Russia has previously pledged to reduce its oil production by 228,000 barrels a day from the October baseline figure within the first quarter and to keep volumes capped during the second three-month window.
Output was 11.45 million bpd in December, a record high.
Russian oil pipeline exports in January dropped to 4.31 million bpd from 4.5 million bpd in December.
Saudi Arabia, which has made the largest output reductions of the group, in January criticised the pace of Russian cuts.
Opec’s largest producer would cut output again this month and produce significantly below the production limit it accepted under December’s Vienna oil agreement, said Riyadh’s energy minister Khalid Al-Falih.
Rosneft, the world’s largest oil producer by output, cut its January production by 0.1 per cent from December, while the second-largest supplier, Lukoil, cut output by 0.8 per cent.
Rosneft’s output at RN-Yuganskneftegaz, its principal production centre, fell by 0.8 per cent after a blaze at the Priobskoye oilfield in early last month.
Surgutneftegas, Russia’s third-largest crude producer, increased its output by 10,700 bpd in January. Gazprom Neft, the oil wing of the gas giant Gazprom, made the largest output cuts of 27,000 bpd last month.
Energy minister Alexsandr Novak forecast that overall cuts would fall by 50,000 bpd from October, although he said the production cuts were voluntary for all Russian producers.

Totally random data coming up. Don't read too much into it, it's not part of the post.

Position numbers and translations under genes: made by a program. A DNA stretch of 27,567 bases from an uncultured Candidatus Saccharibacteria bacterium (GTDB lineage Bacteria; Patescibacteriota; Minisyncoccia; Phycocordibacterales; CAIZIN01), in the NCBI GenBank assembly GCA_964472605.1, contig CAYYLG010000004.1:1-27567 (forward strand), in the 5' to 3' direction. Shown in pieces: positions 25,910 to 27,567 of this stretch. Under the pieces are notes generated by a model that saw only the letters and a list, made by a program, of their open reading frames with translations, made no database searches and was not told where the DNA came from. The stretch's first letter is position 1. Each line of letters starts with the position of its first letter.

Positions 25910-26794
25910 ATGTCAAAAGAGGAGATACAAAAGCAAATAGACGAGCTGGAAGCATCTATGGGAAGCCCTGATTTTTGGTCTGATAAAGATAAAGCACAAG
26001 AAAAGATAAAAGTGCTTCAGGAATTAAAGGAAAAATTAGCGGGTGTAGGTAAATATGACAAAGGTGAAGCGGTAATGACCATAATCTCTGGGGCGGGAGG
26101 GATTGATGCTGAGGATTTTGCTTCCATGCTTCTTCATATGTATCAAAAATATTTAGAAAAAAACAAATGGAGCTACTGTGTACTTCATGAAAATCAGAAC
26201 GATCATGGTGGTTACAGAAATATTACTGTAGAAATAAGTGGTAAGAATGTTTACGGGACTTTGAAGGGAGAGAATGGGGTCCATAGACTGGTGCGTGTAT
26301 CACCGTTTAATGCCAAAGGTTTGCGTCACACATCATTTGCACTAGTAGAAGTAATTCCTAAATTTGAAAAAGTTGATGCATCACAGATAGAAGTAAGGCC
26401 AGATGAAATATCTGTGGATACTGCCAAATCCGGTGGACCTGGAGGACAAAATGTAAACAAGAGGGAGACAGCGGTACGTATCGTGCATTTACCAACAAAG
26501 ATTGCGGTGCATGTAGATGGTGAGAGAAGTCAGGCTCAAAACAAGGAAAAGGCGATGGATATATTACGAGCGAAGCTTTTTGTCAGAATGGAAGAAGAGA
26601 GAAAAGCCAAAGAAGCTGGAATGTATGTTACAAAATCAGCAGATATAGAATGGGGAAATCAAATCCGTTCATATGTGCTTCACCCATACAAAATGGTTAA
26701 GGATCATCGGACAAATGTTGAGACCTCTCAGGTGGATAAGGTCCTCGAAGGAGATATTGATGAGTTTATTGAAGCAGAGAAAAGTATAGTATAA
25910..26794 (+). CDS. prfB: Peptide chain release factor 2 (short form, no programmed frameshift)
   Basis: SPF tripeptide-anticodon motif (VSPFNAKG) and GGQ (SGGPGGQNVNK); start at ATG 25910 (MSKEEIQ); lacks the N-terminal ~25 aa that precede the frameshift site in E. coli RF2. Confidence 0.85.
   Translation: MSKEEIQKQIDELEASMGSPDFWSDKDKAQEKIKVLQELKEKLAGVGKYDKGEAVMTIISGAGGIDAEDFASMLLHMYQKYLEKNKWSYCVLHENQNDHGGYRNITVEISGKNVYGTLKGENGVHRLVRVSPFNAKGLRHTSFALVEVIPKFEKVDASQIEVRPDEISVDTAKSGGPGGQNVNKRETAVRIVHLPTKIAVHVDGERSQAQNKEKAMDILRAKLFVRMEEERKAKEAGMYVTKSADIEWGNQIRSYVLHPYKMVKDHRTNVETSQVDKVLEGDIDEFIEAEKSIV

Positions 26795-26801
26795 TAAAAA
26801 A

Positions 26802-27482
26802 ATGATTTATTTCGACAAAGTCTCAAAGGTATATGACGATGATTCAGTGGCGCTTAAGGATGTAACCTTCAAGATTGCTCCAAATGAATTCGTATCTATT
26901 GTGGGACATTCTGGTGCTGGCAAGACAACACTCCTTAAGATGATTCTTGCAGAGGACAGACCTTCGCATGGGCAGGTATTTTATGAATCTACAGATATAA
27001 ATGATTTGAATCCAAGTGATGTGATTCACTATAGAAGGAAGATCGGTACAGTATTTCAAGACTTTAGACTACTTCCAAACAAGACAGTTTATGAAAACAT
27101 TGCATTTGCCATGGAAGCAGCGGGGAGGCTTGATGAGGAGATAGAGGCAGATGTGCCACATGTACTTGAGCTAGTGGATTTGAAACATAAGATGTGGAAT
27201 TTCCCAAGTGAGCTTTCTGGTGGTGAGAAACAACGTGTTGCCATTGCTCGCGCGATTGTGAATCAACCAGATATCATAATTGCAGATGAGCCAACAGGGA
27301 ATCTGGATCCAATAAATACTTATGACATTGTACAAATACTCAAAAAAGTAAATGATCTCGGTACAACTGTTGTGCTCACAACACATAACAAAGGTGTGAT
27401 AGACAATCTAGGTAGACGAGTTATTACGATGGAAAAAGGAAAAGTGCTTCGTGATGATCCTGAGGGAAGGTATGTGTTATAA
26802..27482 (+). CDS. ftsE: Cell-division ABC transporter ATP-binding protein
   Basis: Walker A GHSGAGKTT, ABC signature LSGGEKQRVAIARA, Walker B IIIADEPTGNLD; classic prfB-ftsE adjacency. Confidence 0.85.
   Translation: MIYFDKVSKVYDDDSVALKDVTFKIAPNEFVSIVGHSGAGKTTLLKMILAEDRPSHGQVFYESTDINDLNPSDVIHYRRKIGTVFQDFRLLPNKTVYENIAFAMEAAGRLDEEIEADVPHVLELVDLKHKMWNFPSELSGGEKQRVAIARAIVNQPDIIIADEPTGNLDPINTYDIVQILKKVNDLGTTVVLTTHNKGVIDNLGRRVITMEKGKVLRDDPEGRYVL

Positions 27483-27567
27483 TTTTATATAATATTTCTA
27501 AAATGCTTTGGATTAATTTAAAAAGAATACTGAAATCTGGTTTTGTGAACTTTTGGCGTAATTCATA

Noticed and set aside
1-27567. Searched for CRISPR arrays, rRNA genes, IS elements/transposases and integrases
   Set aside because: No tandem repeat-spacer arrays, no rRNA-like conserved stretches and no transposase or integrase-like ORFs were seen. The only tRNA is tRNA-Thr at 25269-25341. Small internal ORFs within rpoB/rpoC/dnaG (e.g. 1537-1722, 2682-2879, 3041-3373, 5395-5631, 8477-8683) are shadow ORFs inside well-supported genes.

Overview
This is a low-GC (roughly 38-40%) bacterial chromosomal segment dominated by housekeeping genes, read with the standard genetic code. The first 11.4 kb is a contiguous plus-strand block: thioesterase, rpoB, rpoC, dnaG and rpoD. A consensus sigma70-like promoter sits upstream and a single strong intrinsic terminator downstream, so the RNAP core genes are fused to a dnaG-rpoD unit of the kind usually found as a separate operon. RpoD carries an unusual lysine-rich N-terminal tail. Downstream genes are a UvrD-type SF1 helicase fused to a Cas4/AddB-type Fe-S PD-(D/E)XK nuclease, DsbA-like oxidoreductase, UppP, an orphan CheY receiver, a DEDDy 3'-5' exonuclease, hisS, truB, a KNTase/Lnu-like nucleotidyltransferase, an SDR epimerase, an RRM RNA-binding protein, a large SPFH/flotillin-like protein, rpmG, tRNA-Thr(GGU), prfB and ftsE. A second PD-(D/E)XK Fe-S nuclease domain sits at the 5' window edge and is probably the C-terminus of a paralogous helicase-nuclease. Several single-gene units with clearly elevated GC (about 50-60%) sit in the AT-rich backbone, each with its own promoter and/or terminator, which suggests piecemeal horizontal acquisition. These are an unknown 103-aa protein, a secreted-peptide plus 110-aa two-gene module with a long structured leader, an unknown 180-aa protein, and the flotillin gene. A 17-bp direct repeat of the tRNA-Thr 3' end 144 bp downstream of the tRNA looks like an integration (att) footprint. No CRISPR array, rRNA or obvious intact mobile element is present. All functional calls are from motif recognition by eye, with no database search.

Russia “is fully complying with obligations in line with earlier announced plans to gradually cut output by May”, Novak said in a statement.
Opec (the Organisation of the Petroleum Producing Countries) and other leading oil producers agreed at its conference in Vienna to cut output by 1.2 million bpd in order to protect oil prices.
But the situation is complicated by booming US oil production, as it became the world’s largest producer. US output has created a shift away from Opec as the main entity controlling supply and prices.
Russia has pledged to cut its production by about 230,000 bpd during the first quarter.
Novak said the challenging geology in Siberia, the nation’s main oil province, meant Russia was incapable of rapidly reducing oil output due to technical issues, but producers would try to adjust output swiftly. The
Russian winter can purportedly freeze inactive wells.
In 2016, Opec aligned with Russia and other major producers to use their combined oil influence to manage global energy prices.
The Siberian winter can freeze unused wells. Picture credit: Wikimedia